kidattypewriter

Saturday, November 18, 2006

The Cold Dark Matter of Life

Or, Looking Upon It Philosophically

When I am just about to eat a jam-and-cream-filled English scone,
My experience is quite ruined as I realise that in ten billion years, this universe will be gone.
Whereas yesterday, I could enjoy a simple fish fried in batter,
The taste today turns sour when I think about our universe just filled with cold dark matter.
I used to eat quite often a sundae with syrup, whipped cream, icing, chocolate chips, and topped with glace cherry,
But now I meditate instead upon our probable collision with an object cometary.
Yes, my delight in things like sponge cakes, ginger snaps, hedgehogs, and puftaloons these days are
All but gone when I contemplate that sooner or later we'll all disappear into a gigantic intergalactic quasar.
And even of an evening, when I enjoy my coffee and my schnapps,
I see sudden horrific visions of the universe's imminent entropic collapse.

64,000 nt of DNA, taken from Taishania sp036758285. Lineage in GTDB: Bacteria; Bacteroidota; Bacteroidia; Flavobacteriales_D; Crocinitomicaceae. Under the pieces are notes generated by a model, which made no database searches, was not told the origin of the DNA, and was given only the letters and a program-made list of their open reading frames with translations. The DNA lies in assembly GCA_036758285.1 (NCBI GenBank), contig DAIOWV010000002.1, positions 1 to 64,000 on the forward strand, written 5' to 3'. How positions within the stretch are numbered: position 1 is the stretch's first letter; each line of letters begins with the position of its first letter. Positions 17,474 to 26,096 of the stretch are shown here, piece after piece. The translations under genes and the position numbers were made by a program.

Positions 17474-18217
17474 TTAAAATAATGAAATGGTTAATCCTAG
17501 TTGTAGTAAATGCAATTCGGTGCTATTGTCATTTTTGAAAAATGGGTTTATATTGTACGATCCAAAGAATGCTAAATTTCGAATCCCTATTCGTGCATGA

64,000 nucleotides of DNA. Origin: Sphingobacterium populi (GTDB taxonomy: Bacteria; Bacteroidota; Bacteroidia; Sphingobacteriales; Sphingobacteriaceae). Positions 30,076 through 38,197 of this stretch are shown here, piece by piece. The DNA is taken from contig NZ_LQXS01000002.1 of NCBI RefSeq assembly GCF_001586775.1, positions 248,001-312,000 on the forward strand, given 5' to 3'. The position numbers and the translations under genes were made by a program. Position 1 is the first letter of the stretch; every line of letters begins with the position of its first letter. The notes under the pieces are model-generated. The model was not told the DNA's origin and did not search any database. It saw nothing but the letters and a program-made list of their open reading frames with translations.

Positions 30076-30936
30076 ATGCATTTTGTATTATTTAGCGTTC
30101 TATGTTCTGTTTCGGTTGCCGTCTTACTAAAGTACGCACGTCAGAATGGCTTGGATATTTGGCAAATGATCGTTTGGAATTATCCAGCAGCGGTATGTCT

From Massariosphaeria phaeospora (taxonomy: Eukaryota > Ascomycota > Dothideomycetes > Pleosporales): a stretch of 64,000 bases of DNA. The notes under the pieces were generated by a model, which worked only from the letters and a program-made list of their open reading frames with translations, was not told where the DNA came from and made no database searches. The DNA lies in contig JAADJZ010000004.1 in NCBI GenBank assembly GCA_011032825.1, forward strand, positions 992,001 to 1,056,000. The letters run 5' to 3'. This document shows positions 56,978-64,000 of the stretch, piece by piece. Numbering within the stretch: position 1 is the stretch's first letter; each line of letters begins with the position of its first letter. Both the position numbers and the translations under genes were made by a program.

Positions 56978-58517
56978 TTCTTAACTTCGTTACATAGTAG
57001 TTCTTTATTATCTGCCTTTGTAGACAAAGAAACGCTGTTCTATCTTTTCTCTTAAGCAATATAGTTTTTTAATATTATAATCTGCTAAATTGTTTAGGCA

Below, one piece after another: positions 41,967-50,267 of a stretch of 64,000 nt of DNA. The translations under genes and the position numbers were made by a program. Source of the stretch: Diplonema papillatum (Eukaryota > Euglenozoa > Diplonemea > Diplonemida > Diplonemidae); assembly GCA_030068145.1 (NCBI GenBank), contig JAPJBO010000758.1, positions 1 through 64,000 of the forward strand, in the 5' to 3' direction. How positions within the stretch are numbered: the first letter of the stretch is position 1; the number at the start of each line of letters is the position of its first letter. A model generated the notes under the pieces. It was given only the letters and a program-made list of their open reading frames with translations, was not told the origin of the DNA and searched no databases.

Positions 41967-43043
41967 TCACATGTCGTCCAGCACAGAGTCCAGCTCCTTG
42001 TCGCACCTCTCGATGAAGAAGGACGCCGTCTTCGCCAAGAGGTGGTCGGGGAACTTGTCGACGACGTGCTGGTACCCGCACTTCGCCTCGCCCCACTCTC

Why is it that our enjoyment of topics gastronomical
Is all but swallowed up in subjects astronomical?

4 comments:

Kathy said...

That you should dwell on something so catastrophic,

And so turn you from all things gastronomic.

Is certainly lamentable Tim!

However dear,
Be of good cheer.
Sit back, relax and enjoy a beer.

For 12 Billion years will never come,
For you or me or anyone!
As the day grows dim.
The future looks grim..

It's the matter of the bomb, not the dark matter Tim!


There you go, hope you are sufficiently cheered now, and enjoying your tucker once more.

It's okay.. No need to thank me.
We all need a little boost once in a while eh?

TimT said...

I like your perspective. I'm off to the kitchen to fetch myself a sandwich right now, before that 12 billion years goes by!

Anonymous said...

Hahaha that is brilliant!

Unfortunately, whenever I endeavour to eat things like scones and schnapps I very rarely think of global catastrophe. I get too caught up in the moment, particular when there's fresh cream involved.

TimT said...

Ah, the hours I have spent contemplating the mysteries of fresh cream:

- How fresh does fresh cream have to be to be considered REALLY fresh?

- And is it ever possible to too much fresh cream? (Extensive investigations into this question so far reveal the answer to be 'no')

Email: timhtrain - at - yahoo.com.au

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